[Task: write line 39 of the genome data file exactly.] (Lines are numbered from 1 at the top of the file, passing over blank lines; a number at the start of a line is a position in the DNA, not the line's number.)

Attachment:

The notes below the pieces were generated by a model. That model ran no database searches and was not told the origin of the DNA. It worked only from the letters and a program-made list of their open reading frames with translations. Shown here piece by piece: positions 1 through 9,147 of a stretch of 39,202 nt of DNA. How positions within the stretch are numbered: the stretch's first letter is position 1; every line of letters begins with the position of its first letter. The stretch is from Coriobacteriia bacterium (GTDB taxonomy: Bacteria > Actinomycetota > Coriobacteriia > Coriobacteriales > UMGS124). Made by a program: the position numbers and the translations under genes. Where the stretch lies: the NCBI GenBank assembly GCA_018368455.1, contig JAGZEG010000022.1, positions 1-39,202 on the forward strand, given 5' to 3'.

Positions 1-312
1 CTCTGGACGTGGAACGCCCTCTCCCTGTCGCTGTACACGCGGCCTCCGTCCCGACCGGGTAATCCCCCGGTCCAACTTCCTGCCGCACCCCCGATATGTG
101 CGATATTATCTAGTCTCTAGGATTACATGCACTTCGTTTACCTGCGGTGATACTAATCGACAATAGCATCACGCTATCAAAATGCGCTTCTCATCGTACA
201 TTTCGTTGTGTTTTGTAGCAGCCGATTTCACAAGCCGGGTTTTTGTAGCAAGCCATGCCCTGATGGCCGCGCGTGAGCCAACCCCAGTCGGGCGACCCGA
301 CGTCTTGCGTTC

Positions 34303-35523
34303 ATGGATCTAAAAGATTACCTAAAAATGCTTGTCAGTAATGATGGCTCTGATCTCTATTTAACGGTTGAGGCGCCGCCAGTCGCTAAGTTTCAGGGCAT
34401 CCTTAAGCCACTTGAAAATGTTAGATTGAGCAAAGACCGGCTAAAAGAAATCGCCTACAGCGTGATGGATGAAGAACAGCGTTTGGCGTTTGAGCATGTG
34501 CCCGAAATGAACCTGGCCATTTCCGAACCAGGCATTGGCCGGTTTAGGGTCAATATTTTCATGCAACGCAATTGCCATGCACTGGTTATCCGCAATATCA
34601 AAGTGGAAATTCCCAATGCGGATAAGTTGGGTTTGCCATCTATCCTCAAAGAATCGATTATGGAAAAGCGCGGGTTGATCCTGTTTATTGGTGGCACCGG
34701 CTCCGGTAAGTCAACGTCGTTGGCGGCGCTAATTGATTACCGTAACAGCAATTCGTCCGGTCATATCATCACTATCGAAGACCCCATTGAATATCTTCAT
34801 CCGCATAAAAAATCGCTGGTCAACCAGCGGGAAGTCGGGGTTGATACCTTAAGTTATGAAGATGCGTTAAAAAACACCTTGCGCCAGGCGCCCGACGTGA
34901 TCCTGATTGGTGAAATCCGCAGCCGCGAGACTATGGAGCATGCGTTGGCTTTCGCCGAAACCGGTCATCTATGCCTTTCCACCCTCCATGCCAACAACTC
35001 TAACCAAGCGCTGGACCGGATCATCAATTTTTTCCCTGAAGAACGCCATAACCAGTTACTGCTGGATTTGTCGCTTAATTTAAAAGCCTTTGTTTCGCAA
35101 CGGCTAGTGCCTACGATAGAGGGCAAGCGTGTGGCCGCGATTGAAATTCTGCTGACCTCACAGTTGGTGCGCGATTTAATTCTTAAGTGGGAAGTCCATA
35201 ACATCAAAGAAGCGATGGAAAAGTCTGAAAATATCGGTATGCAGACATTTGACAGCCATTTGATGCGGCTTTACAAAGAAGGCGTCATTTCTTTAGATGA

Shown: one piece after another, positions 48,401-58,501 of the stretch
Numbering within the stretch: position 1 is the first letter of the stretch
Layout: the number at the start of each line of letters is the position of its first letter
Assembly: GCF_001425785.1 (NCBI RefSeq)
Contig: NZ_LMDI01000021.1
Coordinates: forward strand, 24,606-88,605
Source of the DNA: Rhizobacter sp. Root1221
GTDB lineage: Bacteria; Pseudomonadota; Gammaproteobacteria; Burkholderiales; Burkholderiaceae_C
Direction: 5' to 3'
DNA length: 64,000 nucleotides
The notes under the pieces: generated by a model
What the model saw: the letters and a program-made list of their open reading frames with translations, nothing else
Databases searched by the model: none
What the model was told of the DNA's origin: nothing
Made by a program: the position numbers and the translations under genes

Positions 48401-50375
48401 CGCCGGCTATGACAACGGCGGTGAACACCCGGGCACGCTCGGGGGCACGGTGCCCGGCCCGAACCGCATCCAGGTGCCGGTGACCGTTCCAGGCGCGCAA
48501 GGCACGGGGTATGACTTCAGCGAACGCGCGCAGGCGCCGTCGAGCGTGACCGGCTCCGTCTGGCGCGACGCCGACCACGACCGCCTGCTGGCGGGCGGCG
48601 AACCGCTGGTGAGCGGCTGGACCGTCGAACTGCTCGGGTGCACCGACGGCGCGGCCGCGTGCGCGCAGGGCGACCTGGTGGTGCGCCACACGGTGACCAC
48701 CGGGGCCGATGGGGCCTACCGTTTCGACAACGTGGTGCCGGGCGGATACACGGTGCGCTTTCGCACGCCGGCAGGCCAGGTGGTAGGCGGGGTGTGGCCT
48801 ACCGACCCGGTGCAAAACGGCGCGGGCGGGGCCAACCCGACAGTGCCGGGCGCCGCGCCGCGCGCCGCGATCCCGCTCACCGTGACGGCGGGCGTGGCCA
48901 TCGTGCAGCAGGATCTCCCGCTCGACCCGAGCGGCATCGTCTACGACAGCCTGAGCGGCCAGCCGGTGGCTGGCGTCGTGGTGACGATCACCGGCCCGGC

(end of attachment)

48901 TCGTGCAGCAGGATCTCCCGCTCGACCCGAGCGGCATCGTCTACGACAGCCTGAGCGGCCAGCCGGTGGCTGGCGTCGTGGTGACGATCACCGGCCCGGC